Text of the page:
Indeed. The inclusion of dummy variables is supported in both theory and EViews. There is however an important caveat to this. Namely, the variation induced by the presence of dummy variables must not overpower the variation of the cointegrating relationship. In other words, the fraction of periods in which the dummy variables are non-zero shold tend to zero with sample size T, otherwise, the theory needs to be modified. This point was made explicit in the PSS(2001) paper, footnote 17.
DeleteThank you so much! :)
DeleteDear Eviews team,
ReplyDeletenice blog indeed!
For Model 2, the cointegrating factor is said to have a "p-value incompatible with t-bounds distribution". Does it mean that the model is misspecified or just that the t-bound are irrelevant in that case?
Also, the presence of heteroskedasticity in the residuals would not biase the coefficient but their errors (and thus t-stat too)? Am I correct?
Thank you, Tim
The note "p-value incompatible with t-bounds distribution" refers to the fact that the limiting distribution of the t-stat is not a t-distribution, but is rather of the Dickey-Fuller (functional of Brownian motion) type. Thus, the DF critical values should be used.
DeleteAs far as the time nature of residuals is concerned, theory states that it is serial correlation which causes bias, whereas heteroskedasticity causes inefficiency. Thus, serial correlation is a much bigger problem in practice than heteroskedasticity. In either case, we have take steps to correct for the presence of serial correlation by doing automatic lag selection to include enough lags, and we have accounted for heteroskedasticity by using HAC-versions of the t-statistic.
Hope this helps.
Thank you, much appreciated. T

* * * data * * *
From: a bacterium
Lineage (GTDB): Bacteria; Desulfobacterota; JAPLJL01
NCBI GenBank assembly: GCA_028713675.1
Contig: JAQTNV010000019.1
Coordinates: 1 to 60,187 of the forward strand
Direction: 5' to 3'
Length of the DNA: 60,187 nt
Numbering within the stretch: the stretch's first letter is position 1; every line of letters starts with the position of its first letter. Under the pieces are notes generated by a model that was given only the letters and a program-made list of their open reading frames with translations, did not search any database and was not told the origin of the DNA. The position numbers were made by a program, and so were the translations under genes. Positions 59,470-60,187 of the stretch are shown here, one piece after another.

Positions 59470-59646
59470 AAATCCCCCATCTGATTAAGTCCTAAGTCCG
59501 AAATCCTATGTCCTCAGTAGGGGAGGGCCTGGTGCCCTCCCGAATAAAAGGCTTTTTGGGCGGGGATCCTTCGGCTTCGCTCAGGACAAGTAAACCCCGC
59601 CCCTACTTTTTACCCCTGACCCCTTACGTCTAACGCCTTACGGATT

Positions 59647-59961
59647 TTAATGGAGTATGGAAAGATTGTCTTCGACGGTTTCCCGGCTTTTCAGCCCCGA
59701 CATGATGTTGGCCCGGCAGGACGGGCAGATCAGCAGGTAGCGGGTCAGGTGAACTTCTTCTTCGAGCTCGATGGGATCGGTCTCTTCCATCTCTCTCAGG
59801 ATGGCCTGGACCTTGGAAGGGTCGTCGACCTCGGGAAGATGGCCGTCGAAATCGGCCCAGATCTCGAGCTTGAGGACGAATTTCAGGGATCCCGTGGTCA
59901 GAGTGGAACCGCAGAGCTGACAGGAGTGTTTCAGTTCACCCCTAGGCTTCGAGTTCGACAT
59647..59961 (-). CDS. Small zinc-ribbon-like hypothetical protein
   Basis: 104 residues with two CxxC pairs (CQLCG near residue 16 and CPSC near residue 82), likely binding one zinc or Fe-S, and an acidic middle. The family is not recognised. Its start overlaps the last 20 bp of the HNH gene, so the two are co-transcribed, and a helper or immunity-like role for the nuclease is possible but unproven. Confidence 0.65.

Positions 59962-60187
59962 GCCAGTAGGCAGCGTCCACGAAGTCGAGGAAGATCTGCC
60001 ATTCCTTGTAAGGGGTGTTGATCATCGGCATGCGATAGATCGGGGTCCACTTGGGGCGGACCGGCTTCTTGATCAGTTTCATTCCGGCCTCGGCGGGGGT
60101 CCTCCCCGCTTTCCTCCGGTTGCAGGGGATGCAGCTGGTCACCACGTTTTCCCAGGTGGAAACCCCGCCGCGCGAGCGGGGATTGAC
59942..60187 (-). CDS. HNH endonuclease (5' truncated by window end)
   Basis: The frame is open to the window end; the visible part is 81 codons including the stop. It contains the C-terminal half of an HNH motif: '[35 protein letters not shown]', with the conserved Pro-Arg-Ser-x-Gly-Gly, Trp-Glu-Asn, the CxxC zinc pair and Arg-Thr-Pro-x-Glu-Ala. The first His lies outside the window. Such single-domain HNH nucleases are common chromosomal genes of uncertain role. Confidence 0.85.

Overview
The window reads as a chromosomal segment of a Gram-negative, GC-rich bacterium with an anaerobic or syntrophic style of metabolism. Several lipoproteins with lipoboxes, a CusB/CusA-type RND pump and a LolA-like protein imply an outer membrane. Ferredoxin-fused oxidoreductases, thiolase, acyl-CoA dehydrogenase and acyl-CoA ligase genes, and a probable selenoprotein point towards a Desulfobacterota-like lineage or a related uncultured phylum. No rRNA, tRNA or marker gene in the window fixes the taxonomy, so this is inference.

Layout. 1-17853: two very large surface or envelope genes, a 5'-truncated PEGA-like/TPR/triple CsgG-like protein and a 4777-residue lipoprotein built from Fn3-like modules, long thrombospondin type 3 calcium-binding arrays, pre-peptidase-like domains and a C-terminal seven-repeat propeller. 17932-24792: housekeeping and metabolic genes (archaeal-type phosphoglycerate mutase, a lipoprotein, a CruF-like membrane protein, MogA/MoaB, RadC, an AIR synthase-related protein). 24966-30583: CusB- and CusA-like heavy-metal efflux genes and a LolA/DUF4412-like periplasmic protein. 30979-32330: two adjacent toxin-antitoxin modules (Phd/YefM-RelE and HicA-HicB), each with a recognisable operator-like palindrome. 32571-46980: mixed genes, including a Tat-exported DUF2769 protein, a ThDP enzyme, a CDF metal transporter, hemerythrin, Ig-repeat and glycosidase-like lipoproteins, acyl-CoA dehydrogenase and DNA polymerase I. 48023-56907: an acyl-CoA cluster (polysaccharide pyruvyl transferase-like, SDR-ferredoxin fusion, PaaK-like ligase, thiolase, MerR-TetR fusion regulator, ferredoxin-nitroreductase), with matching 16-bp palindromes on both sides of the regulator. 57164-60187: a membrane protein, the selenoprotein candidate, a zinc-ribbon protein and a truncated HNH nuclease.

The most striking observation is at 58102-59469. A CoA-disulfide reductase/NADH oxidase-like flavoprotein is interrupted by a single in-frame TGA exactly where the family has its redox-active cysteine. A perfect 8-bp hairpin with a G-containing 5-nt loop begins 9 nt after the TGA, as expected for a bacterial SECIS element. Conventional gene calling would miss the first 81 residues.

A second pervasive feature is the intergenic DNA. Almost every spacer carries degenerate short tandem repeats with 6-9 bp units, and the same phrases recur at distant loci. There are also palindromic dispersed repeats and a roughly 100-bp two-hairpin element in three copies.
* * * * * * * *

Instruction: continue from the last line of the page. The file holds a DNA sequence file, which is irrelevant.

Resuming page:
DeleteHow can we display the Representation for the ARDL models separately for both Long run and Short run equations?
ReplyDeleteWhen the lag selection chooses the lag 0 for a given variable, why in the Conditional Error Correction Regression is it showed with the observation: ** Variable interpreted as Z = Z(-1) + D(Z)?? If the variable has lag 0, it doesn't appear in the ECM regression. The long run equation (which is the error correction component named as "CointEq(-1)" by Eviews) specifies each variable in levels. So in the final specification, shouldn't this variable appear in the form Z(-1)??
ReplyDeleteI suspect that the 0 lagged variable actually appears in the ECM regression, but Eviews omits it.
DeleteThen the form d(x) + x(-1) is achievable in the final specification.
Your understanding of what EViews does is not correct. First of all, the note Z = Z(-1) + D(Z) says that Z(-1)+D(Z) has lag 0 itself. What we are doing in the "Long run form and bounds test" is not using two parameters for each of Z(-1) and D(Z), which appears for all lagged variables under the theoretical ARDL decomposition. In other words, we are grouping Z(-1)+D(Z) into a single parameter, thereby imposing the lag 0 condition for Z. Given this fact, the CointEq(-1) estimate is the estimate of the long-run form, lagged by one. So, the lag 0 variable Z, which enters the long-run equation (and you can see this by looking at the "Long run form and bounds test" output), does indeed get lagged by 1 when estimated in the ECM regression. Hope that clarifies the issue.
DeleteThank you for the quick reply! I'm still confusing it though. My point is: the long run equation has the following specification: y = c + a.x + b.z, where x and z are regressors. If I'm not mistaken, the CointEq(-1) is the OLS residual of this equation, given by ECM = u_hat = y_hat - a.x - b.z. This term is is then lagged one period and replaced in the cointegration equation. So, from this specification, we already have a Z(-1). In order to have a term such like the one in the Eviews note (Z(-1)+D(Z)) we need a D(Z). A differentiated variable must come from the ECM regression, but its output doesn't feature a D(Z) if its lag selection is zero*. So, where does the D(Z) actually come from?